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If Satan Was the Instigator, Was Judas Really to Blame?

24Simon Peter motioned to this disciple and said, "Ask him which one he means." 25Leaning back against Jesus, he asked him, "Lord, who is it?" 26Jesus answered, "It is the one to whom I will give this piece of bread when I have dipped it in the dish." Then, dipping the piece of bread, he gave it to Judas Iscariot, son of Simon. 27As soon as Judas took the bread, Satan entered into him (John 13:24-27).

There has been much speculation as to the motive of Judas in betraying Jesus, prompting questions such as, “If Satan was the instigator, was Judas really at fault?” Another question is, “If all that happened was meant to be and Jesus knew that Judas would betray him, then did Judas have a choice in the matter?” Furthermore, “Did Judas truly repent and receive forgiveness for what he did?”

Although we may not be sure of these answers, we will examine some of the possibilities. First, we are told in Luke 22:3 that "Satan entered Judas, one of the twelve." Does that mean that Satan controlled his actions, and if so, was Judas culpable (at blame) for his actions? Even the most demonized person in the Bible, the man of Gadara in whom the evil demon called itself Legion, was still able to run toward Jesus as soon as he saw Christ (Mark 5). If the demon were in complete control, he would have run away from the Lord. No, all of us are responsible for the wrong actions and motives we undertake. None of us will be able to say in the Day of Judgment that Satan made us sin. As to Judas' repenting, Jesus said, "The Son of Man will go just as it is written about him. But woe to that man who betrays the Son of Man! It would be better for him if he had not been born” (Matthew 26:24).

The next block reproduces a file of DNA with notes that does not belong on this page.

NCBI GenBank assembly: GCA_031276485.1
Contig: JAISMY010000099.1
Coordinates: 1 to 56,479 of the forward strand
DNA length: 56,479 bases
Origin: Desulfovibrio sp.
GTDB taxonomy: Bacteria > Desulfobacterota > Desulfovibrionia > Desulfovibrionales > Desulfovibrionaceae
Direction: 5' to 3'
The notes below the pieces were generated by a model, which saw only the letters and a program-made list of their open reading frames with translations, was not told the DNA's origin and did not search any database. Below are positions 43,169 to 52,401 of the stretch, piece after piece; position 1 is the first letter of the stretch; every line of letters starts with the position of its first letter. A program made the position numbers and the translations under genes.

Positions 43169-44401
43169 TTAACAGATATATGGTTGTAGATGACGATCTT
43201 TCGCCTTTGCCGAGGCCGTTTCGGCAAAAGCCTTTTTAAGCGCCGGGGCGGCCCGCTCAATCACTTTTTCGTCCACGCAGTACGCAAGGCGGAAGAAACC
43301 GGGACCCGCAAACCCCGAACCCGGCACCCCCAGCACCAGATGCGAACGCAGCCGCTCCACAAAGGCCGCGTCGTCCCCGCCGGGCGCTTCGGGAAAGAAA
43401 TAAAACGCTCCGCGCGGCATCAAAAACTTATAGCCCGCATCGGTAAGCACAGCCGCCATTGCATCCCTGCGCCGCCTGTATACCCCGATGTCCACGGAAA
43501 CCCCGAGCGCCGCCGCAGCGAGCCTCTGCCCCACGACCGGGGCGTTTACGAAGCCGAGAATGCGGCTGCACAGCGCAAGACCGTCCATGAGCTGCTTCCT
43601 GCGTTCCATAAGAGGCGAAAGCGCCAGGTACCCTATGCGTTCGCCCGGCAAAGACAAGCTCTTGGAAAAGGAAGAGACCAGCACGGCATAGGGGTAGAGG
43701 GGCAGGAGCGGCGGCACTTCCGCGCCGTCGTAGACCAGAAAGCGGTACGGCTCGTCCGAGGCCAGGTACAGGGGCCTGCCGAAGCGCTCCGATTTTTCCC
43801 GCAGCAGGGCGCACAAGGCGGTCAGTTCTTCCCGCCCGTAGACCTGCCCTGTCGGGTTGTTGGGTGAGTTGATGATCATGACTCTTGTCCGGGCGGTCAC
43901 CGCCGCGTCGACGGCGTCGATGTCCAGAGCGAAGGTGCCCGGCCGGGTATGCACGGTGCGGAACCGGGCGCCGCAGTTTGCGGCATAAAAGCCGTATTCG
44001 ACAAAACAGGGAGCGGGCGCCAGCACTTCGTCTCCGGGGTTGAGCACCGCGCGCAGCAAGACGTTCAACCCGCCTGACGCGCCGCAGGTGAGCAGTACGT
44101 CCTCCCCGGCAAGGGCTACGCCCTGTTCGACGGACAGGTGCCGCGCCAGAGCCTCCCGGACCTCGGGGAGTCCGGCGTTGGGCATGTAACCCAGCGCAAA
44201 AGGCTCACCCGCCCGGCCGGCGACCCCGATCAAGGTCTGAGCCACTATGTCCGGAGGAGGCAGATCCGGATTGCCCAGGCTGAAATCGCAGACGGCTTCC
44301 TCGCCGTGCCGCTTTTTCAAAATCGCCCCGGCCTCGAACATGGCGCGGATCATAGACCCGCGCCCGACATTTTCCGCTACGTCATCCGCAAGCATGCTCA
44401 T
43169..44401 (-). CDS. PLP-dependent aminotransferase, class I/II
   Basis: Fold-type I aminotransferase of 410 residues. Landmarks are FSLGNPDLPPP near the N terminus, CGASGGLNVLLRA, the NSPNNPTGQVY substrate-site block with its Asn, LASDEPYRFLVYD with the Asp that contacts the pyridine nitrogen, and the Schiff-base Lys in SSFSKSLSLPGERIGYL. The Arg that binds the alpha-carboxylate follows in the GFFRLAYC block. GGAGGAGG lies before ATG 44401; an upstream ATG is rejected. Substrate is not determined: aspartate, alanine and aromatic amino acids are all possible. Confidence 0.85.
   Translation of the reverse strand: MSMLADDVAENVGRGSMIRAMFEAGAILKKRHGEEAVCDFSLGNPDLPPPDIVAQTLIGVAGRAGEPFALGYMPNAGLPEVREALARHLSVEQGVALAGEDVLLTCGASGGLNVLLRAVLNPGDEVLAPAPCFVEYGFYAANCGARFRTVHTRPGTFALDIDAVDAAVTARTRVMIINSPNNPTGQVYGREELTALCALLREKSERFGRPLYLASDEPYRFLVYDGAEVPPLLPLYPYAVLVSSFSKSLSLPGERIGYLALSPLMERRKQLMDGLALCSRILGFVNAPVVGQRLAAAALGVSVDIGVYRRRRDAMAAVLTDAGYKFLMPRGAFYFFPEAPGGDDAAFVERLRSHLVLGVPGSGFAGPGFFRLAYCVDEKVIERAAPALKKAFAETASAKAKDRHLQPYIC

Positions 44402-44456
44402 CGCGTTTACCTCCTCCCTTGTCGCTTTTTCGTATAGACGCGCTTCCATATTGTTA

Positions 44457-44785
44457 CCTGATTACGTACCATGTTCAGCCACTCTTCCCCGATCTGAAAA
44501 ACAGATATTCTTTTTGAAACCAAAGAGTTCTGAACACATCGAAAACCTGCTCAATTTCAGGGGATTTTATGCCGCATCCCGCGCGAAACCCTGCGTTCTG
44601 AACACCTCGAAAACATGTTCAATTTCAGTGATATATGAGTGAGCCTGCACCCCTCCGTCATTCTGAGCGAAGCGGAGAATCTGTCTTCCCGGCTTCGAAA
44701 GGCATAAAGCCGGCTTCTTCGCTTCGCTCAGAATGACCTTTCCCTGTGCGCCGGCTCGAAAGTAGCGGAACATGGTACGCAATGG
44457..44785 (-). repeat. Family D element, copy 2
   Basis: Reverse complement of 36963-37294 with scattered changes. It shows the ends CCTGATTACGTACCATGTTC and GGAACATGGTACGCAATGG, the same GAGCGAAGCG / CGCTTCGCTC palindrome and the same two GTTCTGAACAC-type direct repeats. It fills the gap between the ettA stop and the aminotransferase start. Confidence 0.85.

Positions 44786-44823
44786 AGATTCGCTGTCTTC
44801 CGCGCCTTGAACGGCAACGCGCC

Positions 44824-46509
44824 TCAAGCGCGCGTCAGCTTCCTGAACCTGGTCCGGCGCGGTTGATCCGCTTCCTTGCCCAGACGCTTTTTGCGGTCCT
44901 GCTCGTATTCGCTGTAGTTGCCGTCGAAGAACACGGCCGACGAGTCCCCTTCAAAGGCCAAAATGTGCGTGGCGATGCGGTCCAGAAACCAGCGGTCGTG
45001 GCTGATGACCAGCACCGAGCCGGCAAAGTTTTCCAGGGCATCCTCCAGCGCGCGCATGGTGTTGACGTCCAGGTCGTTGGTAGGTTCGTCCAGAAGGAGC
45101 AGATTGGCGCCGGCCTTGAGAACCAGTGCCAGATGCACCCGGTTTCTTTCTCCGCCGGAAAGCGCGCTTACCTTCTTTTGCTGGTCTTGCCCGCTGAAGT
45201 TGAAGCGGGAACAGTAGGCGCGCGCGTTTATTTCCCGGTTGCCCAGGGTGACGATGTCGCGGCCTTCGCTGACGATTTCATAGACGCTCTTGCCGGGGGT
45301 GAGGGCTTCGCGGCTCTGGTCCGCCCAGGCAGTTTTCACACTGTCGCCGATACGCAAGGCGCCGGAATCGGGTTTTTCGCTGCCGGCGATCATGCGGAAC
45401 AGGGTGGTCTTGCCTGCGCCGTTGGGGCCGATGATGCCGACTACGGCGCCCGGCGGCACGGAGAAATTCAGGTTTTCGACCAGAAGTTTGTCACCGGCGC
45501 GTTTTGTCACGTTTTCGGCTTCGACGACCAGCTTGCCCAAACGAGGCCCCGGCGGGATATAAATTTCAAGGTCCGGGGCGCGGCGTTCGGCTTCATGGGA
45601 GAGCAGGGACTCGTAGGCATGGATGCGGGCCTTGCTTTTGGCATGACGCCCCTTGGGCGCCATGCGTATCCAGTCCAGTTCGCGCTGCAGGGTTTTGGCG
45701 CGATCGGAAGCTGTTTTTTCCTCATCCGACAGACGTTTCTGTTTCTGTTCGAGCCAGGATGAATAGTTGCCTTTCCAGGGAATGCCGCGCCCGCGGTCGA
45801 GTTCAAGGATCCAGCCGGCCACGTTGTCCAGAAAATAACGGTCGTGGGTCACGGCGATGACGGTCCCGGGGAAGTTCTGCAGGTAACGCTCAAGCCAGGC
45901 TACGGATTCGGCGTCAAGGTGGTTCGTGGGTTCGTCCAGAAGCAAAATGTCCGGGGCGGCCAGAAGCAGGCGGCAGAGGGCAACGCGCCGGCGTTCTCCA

Judas could not hide his betrayal from the Lord. He was very good at looking like a believer, doing the same things, attending the same meetings, dishing out bread to the hungry, but at the core of his heart, there had been no change at the center of his life. Jesus made it clear about the need for an inner transformation, saying, “Truly I tell you, unless you change and become like little children, you will never enter the kingdom of heaven” (Matthew 18:3). Judas had been with Christ for more than three years. He saw much evidence of Who Jesus was in that time, yet his heart grew darker as he hardened his heart to the Spirit’s promptings. In fact, in one place, Jesus called Judas the embodiment of the devil: “Then Jesus replied, ‘Have I not chosen you, the Twelve? Yet one of you is a devil!’” (John 6:70). The Lord knew early on in His ministry just where Judas’ heart was:

“Yet there are some of you who do not believe.” For Jesus had known from the beginning which of them did not believe and who would betray him (John 6:64).

Can I ask you, dear reader, do you believe—are you trusting Christ with your life? Or is it all a sham in front of others? Only you and the Lord know the correct answer to that question. You need a change in your inner person—you must be born-again or born from above (John 3:3). Keith Thomas

Taken from the series on the Gospel of Luke. Click on study 58. The Betrayal of Jesus.


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